There aren’t many figures in the fight game who handled their careers more astutely than Georges St-Pierre.
St-Pierre, 40, is widely considered to be one of the greatest MMA fighters of all-time, a former two-division UFC champion who reigned over the welterweight division across two title runs from 2006-13, captured the middleweight strap in 2017 following a four-year hiatus from competition, and stands as one of history’s most bankable MMA stars. But St-Pierre’s path to financial success wasn’t always easy, and the future UFC Hall of Famer detailed some of the hurdles he had to overcome in his career for recent piece in Wealthsimple Magazine titled, “The UFC Won’t Pay You Fairly Unless You Make Them.”
In it, St-Pierre explained that he received a purse of $3,000 to show and $3,000 to win for his UFC debut against Karo Parisyan at UFC 46 in 2004. After defeating Parisyan and Jay Hieron in a subsequent bout, St-Pierre was then awarded a title shot against the UFC’s welterweight champion Matt Hughes later that same year, for which St-Pierre wrote that he was paid $9,000 to show after ultimately losing to Hughes via first-round submission.
However, by 2008, St-Pierre had twice defeated Hughes to win the trilogy between the two welterweights and establish himself as the preeminent 170-pound fighter in the world. With a title defense against Jon Fitch looming at UFC 87, and St-Pierre’s contract with his promotion set to expire, the Canadian legend wrote that he saw an opportunity to gamble on himself and dramatically change his pay scale within the UFC.
“There is no union in the fight game. So, for us in MMA, negotiations can become like a chess game,” St-Pierre wrote.
“Other organizations wanted to have me as their poster boy and UFC knew that. So, like a poker bluff, we said, ‘We don’t want to re-sign before the fight — we want to just finish the contract.’ We took a big risk. Because it’s like a stock market. Your stock might go up if you’re successful, but it can also go down if you lose. But that’s what we decided to do.”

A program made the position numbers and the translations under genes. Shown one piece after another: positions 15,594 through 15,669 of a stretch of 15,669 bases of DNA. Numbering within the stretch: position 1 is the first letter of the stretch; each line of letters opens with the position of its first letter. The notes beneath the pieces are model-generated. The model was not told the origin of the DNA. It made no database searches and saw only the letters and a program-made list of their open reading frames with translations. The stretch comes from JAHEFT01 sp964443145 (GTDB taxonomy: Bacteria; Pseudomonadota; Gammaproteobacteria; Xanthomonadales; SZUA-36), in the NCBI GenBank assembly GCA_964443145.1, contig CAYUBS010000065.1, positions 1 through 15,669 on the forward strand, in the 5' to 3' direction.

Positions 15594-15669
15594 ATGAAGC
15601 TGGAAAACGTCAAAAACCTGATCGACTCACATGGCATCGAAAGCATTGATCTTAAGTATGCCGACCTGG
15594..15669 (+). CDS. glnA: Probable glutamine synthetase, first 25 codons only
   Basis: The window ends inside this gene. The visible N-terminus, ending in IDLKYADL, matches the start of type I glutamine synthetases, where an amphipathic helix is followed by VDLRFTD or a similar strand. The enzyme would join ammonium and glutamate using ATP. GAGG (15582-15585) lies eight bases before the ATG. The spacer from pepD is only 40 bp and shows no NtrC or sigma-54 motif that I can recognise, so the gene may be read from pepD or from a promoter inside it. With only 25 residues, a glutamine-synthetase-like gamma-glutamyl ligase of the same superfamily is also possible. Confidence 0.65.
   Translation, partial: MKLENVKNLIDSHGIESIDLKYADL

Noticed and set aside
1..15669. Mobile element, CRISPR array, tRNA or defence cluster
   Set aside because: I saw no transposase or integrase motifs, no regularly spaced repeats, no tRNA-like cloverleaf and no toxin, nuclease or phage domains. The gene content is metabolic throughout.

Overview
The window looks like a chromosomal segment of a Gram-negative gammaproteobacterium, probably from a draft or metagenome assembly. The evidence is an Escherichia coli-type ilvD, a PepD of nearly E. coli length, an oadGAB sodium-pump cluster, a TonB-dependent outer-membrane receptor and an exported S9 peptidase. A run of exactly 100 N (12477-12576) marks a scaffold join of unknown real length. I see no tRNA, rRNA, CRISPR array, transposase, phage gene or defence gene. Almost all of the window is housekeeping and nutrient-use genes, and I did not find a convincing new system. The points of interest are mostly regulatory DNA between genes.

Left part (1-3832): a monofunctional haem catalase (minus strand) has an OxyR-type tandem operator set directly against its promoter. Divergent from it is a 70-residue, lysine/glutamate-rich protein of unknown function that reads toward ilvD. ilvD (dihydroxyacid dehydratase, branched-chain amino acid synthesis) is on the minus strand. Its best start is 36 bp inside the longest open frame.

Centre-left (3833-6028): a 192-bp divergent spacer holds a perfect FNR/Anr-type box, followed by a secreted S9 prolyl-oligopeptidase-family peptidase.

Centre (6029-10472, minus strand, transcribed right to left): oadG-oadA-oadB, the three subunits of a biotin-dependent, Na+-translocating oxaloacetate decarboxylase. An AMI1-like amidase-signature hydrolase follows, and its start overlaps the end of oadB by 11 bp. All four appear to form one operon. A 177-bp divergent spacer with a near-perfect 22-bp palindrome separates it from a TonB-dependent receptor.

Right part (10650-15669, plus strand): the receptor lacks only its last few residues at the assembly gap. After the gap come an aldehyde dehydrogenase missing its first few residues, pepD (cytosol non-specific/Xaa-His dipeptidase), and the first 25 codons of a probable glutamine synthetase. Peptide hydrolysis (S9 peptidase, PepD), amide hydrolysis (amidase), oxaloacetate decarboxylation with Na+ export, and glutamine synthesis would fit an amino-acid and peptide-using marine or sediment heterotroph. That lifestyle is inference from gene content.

According to St-Pierre, his risk paid off before he ever even reached fight night.
“I took a big gamble on myself and told UFC I was not going to re-sign with them. And then, the day before my fight with Jon Fitch, the UFC came back with a big, crazy contract because they didn’t want me to become a free agent,” St-Pierre wrote.
“You read I made $400,000 a match? No. I made a lot more than that. A lot more than that. Millions. When I was at the peak of my career, I was making many millions of dollars. Because you not only get the money to show and the money to win, but you also have a percentage of the gate and pay-per-view buys — the gate and the pay-per-views are where the real money is. That’s how fighters make their money. But you need to have the power to negotiate those terms.”
St-Pierre noted that rather than splurging his newfound winnings on superficial investments like “jewelry and bling,” he instead invested his money into himself, purchasing recovery tools like a personal ice bath and traveling the world in search of the best coaches and training partners to help stay one step ahead of his competitors. Had he not done so, St-Pierre wrote, the sport may have caught up with him and his window to earn life-changing money for his fights would’ve likely been much smaller.
“I would never have had the career that I had,” he wrote. “I knew my career was going to be too short for me to spend my money on luxury.”
St-Pierre also revealed financial details of his 2017 comeback against Michael Bisping, which saw St-Pierre return after four years on the shelf to challenge for the middleweight title at UFC 217. St-Pierre ultimately defeated Bisping via third-round submission before exiting from MMA entirely with his health and his legacy intact. It still stands today as one of the cleanest exits for an MMA legend in the sport’s history.
“There’s a lot of people buried in the desert for much less than what I made for that fight, my friend,” St-Pierre wrote. “For the fight with Michael Bisping, with the pay-per-views, the sponsorship and all that, I made about $10 million. Then in 2019, I got out. I’m very lucky and very privileged that I finished on top. The reality is most fighters finish broke and broken. They hang there too long. They get brain damage. They go broke.
“I’m very healthy and I’m wealthy. It’s very rare to find someone that hangs up his gloves and finishes on top like this.”